I wish I could call Podophyllum a true mandrake – the fabled plant of medieval myth and bestiaries from Pliny to Borges, which grew under gallow-poles, whose scream upon being uprooted was death to any that heard it, and which was a necessary compenent of countless potions and spells (the Wikipedia entry on Mandrake is a standout source for more cultural and botanical information). But as with many eponymous New World plants, the Crum’s greenery is not the same plant as its European namesake, the true mandrake Mandragora.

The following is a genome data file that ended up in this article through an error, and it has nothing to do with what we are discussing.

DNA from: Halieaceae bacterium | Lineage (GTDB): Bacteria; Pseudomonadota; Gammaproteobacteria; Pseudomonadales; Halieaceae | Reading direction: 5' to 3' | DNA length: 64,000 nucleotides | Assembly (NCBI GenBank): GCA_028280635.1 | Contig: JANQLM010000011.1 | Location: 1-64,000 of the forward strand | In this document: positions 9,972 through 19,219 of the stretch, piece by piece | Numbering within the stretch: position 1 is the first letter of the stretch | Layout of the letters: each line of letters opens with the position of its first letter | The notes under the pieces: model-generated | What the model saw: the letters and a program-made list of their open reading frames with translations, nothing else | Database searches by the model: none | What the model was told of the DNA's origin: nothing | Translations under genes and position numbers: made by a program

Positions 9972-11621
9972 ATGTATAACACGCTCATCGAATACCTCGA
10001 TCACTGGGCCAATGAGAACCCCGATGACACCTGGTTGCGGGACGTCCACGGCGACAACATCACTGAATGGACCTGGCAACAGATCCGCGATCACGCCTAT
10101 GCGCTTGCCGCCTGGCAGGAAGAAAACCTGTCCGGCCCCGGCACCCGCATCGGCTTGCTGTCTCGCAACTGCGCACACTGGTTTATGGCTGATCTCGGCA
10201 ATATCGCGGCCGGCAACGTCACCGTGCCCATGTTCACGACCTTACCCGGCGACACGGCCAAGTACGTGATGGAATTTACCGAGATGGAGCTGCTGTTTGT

May-Apple does, however, have a  its own  qualities: it is ubiquitous (covering vast swathes in the Crum, though not invasive), it is poisonous (every part but the fruit), it is demure (by the time the flower appears it is hidden beneath the broad leaves that earn it the name ‘umbrella plant’).
Some claim that May-Apple has as many uses as true mandrake, both medical and magickal. It is produced commercially to treat warts.
Podophyllum peltatum
Samuel B. Palmer
Biology Dept.
Swarthmore College
Tuesday, May 2, 2006